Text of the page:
firm entered, there would be 51 firms. The supply-demand equation would be 52.5 − p = 51p/2. Solve for p∗ = 105/53 < 2. A new firm would lose money. Therefore in equilibrium there would be 50 firms. Solve 52.5 − p =

(g) What will be the equilibrium price?

50p/2 to get p∗ = 2.02.

What will be the equilibrium

output of each firm?

y ∗ = 1.01.

What will be the equilibrium

profits of each firm?

Around .02.

(h) Now suppose that the demand curve shifts to D(p) = 53−p. What will be the equilibrium number of firms?




What will be the equilibrium

(i) What will be the equilibrium output of each firm? will be the equilibrium profits of each firm?

y = 1.



23.5 (3) In 1990, the town of Ham Harbor had a more-or-less free market in taxi services. Any respectable firm could provide taxi service as long as the drivers and cabs satisfied certain safety standards. Let us suppose that the constant marginal cost per trip of a taxi ride is $5, and that the average taxi has a capacity of 20 trips per day. Let the demand function for taxi rides be given by D(p) = 1, 200 − 20p, where demand is measured in rides per day, and price is measured in dollars. Assume that the industry is perfectly competitive. (a) What is the competitive equilibrium price per ride? (Hint: In competitive equilibrium, price must equal marginal cost.) is the equilibrium number of rides per day? taxicabs will there be in equilibrium?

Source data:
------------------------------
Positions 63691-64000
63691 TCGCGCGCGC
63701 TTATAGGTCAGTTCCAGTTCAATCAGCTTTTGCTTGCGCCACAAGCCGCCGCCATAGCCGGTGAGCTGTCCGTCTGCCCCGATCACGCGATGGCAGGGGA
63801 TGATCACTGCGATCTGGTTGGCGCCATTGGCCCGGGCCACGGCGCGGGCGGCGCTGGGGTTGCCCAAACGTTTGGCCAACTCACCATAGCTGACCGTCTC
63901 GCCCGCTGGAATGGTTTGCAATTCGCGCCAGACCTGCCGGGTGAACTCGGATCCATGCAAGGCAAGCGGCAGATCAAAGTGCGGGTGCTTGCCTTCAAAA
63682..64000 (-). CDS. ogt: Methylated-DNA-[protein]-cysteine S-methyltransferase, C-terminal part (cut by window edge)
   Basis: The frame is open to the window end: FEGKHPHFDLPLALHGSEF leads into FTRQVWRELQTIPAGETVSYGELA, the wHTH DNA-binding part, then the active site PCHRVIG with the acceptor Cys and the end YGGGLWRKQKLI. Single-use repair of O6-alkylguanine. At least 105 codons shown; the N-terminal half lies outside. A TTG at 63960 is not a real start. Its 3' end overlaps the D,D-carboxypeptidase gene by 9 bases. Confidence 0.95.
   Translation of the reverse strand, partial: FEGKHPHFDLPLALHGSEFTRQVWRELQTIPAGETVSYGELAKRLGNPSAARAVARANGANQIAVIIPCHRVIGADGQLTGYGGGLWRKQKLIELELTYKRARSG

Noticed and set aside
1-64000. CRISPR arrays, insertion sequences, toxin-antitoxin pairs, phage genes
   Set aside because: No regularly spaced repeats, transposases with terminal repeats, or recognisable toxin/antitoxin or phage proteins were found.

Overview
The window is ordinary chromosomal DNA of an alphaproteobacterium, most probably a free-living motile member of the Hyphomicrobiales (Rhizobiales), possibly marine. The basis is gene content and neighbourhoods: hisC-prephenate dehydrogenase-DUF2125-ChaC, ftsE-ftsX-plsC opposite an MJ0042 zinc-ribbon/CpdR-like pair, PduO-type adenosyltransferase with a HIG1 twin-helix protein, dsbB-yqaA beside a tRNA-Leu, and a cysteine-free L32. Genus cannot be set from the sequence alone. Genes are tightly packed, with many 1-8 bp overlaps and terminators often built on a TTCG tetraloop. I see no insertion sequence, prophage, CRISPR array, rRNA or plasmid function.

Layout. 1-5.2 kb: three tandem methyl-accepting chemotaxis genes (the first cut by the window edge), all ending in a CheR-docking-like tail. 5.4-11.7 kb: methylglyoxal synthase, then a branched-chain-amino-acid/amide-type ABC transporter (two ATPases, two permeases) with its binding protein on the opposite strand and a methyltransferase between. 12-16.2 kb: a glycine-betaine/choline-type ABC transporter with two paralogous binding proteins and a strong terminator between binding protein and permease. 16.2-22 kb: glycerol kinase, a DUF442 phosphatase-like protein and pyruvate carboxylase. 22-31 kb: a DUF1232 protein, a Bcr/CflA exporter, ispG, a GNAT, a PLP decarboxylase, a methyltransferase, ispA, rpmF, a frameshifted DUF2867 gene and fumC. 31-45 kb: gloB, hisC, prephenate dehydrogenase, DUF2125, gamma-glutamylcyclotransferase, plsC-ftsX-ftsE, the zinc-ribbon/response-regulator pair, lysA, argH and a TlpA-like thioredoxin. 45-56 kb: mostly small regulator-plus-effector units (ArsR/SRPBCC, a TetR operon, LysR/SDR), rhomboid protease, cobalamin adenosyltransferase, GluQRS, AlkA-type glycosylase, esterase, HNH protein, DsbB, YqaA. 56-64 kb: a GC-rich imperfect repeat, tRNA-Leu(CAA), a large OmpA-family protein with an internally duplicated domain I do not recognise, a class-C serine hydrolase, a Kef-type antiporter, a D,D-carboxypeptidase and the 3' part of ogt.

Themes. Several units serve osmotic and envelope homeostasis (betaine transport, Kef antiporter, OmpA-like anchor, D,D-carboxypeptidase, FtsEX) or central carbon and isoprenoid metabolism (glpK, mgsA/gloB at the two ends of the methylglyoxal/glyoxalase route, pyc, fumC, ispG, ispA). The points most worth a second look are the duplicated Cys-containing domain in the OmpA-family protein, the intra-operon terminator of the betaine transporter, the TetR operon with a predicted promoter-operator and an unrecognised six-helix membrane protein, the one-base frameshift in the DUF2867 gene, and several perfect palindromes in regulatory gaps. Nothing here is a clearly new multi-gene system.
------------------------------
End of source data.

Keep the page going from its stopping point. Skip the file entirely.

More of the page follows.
How many



(Ch. 23)

(b) In 1990 the city council of Ham Harbor created a taxicab licensing board and issued a license to each of the existing cabs. The board stated that it would continue to adjust the taxicab fares so that the demand for rides equals the supply of rides, but no new licenses will be issued in the future. In 1995 costs had not changed, but the demand curve for taxicab rides had become D(p) = 1, 220 − 20p. What was the equilibrium price of a ride in 1995?


(c) What was the profit per ride in 1995, neglecting any costs associated with acquiring a taxicab license? license per day?



What was the profit per taxicab

If the taxi operated every day, what was the


profit per taxicab license per year?

(d) If the interest rate was 10% and costs, demand, and the number of licenses were expected to remain constant forever, what would be the market price of a taxicab license?


(e) Suppose that the commission decided in 1995 to issue enough new licenses to reduce the taxicab price per ride to $5. How many more licenses would this take?


(f) Assuming that demand in Ham Harbor is not going to grow any more, how much would a taxicab license be worth at this new fare?

Nothing. (g) How much money would each current taxicab owner be willing to pay to prevent any new licenses from being issued?